NCDA' s ganja education programme enters secondary schools
The National Council on Drug Abuse (NCDA) is on track with its Ganja Education Programme, according to Michael Tucker, executive director of the NCDA, who announced that they have executed a peer-to-peer training throughout secondary schools islandwide.
Tucker argued that the NCDA's #TalkDiTruth campaign, which facilitates peer-to-peer training for students aged 11-18, has been effective in raising awareness on the benefits and harmful effects of ganja, without the pressures associated with being lectured by an adult.
"Talk Di Truth' is not an anti-ganja campaign, it is an education campaign and so the training covers the effects of smoking and abuse of ganja on youth, as well as its medical benefits," said Tucker.
"There is no escaping the topic of the benefits. When we talk about ganja, we acknowledge that Jamaicans have been using it for years in different ways for medicine," Tucker added.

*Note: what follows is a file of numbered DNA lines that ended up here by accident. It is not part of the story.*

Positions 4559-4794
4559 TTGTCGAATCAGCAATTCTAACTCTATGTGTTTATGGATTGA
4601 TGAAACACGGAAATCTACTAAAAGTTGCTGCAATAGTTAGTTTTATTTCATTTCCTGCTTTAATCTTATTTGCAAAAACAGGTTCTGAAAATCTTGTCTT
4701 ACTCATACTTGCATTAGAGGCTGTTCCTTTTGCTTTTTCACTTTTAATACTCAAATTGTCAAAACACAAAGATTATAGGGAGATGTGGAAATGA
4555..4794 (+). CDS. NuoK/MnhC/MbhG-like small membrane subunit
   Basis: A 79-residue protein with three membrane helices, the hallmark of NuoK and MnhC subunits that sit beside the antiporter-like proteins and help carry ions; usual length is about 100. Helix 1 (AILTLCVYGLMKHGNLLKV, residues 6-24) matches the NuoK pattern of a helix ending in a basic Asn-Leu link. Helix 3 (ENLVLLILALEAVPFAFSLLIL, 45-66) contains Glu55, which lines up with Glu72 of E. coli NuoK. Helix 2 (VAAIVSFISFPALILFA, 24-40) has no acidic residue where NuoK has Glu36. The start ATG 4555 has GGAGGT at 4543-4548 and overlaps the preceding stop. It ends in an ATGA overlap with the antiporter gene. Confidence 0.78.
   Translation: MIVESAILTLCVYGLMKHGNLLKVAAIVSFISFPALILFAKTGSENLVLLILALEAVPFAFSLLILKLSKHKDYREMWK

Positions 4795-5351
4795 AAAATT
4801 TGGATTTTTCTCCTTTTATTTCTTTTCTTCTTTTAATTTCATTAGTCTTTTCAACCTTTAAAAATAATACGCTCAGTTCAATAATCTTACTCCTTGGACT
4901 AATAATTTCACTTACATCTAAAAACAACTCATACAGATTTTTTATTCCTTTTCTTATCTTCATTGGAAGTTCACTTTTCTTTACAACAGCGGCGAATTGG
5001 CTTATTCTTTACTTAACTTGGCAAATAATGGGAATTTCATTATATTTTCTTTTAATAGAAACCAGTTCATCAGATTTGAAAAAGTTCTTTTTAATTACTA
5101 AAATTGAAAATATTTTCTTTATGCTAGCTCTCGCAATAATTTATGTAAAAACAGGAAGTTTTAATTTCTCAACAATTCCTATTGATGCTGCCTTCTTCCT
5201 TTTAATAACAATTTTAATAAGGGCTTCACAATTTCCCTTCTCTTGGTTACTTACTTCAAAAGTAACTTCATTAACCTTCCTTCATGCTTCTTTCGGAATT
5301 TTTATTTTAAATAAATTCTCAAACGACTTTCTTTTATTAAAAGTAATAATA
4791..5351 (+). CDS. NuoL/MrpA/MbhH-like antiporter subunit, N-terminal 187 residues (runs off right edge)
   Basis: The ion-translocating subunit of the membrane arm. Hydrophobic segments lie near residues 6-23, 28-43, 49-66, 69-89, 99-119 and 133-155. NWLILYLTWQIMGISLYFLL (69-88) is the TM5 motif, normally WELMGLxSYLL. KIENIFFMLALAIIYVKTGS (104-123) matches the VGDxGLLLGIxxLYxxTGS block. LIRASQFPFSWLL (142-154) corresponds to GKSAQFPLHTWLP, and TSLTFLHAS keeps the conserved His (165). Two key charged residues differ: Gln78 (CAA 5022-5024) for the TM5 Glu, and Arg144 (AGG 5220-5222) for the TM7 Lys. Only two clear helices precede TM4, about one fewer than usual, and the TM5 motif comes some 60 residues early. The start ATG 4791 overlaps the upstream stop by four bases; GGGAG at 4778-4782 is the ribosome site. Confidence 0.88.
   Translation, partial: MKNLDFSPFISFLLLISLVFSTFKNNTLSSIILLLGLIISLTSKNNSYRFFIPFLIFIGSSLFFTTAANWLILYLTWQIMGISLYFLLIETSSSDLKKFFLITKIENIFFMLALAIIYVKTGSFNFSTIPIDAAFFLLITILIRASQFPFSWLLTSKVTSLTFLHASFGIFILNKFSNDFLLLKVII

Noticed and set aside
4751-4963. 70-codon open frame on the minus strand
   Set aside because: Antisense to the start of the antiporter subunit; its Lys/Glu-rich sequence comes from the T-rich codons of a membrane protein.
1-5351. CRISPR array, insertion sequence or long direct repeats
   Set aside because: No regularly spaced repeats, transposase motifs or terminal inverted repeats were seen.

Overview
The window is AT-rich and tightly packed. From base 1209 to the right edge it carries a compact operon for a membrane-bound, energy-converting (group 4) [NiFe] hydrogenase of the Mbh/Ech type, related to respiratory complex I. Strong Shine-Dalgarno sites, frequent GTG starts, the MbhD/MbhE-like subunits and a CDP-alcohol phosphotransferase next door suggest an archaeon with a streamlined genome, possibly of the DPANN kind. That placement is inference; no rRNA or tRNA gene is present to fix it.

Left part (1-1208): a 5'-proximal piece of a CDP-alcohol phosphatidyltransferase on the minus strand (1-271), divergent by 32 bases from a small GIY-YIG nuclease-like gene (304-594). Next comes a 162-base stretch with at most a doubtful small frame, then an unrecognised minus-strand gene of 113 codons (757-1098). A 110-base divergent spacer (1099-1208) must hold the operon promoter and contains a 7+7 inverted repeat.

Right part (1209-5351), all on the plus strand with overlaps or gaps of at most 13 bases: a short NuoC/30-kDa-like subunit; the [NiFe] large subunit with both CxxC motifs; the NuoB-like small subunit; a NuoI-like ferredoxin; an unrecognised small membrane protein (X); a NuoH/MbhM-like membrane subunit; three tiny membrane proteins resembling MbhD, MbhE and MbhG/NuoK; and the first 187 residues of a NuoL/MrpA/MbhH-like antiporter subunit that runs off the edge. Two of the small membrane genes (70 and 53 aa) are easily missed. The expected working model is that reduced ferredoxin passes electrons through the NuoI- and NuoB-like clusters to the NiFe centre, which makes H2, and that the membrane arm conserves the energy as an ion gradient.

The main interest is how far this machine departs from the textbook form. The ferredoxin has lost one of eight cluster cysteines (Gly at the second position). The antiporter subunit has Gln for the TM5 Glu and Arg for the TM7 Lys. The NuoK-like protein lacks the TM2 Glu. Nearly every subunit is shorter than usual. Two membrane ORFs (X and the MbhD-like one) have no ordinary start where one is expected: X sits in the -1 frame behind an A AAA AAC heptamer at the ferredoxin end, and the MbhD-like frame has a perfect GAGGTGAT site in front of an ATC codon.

Secondary schools have been targeted with the aim to reach approximately 100 schools across the island. The programme is currently in 67 schools, and more than 1,200 peer leaders have already been trained.
The peer-led high-school intervention is a three-phase initiative that will involve selecting 20 peer leaders from each of the secondary schools who will then train their grade level peers to make a total of 400 students per school.
The third phase requires the various groups to create an edutainment package presented in a #TalkDiTruth School Day to the entire school population. This way, all the students in each of the targeted schools will be exposed to the information, whether directly or indirectly.
It is expected that by the end of the intervention, 2,000 peer leaders will be trained, 40,000 secondary-school students will receive training from their peers, and 400,000 students impacted across the island.